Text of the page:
Facilitating Breakthrough Strategies to Address the Global Climate Crisis (Online Session)
Climate change is a near-to-midterm existential threat to human civilizations if global warming and species extinction continue to accelerate. We are stuck in old conversations and problem-solving processes that no longer work for the present unprecedented challenges of how we shall live peacefully and sustainability on the altered planet of the present and unknown future. This course invites heads of civil society organizations, policy-makers, national security experts, and emerging community leaders, to learn how to facilitate a breakthrough group process for resilience and adaptation, based on the principles of Complex Adaptive Systems theory and practice.
The concept of “the adjacent possible” (TAP), waiting in the shadows to be discovered, opens the door to a problem-solving methodology for addressing issues such as the fight for control of shipping lanes in the melting Arctic, and the consequences for international stability from mass migration due to drought, fire and flooding. We also look at the climate crisis as a “threat multiplier”, driving up the possibility of nuclear war resulting from a new global arms race tied to climatic events.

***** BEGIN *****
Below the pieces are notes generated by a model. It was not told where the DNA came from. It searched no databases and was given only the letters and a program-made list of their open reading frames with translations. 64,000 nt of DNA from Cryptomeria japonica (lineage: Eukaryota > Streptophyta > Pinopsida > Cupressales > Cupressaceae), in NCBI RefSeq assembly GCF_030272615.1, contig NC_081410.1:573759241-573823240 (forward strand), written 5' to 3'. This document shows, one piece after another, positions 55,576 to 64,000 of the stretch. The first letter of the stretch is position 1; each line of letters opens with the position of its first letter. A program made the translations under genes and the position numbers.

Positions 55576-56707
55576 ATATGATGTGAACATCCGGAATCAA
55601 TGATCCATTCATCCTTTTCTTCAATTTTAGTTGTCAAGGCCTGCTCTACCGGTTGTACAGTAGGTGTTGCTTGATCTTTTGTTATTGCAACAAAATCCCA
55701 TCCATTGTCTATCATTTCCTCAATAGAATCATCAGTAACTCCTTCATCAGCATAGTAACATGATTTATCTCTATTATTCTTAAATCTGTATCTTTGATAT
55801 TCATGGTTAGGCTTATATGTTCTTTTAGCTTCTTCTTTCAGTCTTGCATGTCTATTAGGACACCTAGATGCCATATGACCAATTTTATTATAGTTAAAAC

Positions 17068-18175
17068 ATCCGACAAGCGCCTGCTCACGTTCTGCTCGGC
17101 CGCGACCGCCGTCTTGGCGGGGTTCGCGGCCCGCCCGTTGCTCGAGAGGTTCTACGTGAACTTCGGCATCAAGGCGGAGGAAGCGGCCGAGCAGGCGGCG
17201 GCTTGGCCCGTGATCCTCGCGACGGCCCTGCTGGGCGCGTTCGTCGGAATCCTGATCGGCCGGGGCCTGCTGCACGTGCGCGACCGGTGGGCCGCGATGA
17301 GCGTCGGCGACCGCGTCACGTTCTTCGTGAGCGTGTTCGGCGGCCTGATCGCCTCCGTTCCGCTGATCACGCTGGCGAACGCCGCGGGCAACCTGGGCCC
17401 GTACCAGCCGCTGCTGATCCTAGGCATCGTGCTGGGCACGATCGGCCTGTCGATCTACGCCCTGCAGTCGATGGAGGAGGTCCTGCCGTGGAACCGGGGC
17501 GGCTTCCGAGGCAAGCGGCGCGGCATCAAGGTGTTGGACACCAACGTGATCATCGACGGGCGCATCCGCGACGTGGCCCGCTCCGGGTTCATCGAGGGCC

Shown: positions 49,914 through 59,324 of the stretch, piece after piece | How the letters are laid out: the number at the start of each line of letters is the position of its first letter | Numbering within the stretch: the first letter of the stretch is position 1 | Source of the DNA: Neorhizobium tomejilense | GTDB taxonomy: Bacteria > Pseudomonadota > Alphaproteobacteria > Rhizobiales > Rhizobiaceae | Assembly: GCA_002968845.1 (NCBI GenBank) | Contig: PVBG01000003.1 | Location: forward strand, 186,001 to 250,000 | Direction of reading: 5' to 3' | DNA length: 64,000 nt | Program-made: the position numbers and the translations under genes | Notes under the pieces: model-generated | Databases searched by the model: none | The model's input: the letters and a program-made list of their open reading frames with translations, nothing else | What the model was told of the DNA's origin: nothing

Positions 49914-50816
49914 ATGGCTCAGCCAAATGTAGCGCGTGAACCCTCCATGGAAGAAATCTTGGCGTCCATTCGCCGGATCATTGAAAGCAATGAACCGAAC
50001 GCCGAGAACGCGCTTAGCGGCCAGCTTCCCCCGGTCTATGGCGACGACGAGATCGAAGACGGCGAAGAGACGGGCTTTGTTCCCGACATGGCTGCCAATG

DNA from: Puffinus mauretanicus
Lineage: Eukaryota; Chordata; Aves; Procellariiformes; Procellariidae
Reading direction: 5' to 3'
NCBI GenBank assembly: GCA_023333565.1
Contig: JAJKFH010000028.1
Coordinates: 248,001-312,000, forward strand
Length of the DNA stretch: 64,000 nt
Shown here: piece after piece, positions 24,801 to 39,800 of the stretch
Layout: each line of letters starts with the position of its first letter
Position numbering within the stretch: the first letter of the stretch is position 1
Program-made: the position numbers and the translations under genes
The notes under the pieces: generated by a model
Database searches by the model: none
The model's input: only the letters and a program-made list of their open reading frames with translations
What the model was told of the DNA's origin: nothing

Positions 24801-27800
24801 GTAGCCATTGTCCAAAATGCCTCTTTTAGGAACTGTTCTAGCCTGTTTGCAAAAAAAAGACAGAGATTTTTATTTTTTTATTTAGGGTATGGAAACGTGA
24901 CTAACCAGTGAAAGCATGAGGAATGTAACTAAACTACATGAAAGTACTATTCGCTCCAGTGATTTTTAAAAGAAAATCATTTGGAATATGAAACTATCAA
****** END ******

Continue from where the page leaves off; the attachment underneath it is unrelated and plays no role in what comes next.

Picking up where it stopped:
Combining mini-lectures and participatory exercises, participants learn to lead conversations that result in emergent systemic strategies for dealing with climate change.
Understand basic principles underlying Complex Adaptive Systems theory and practice
Learn how to facilitate the TAP group process
Expand their knowledge of the major risks of climate catastrophe
Recognize the difference between systemic interventions and band-aid solutions
Internalize hope for the possibility of a flourishing future for all species living on Earth
- Heads of civil society organizations, policy-makers, national security experts, and emerging community leaders.
Merle Lefkoff, PhD is a teacher, writer, consultant, and mediator for governments, civil society organizations, universities, and private industry around the world. Her organization, the Center for Emergent Diplomacy, is a pioneer in testing and applying new processes for reaching sustainable agreements in those conflicts surrounding looming ecological catastrophe.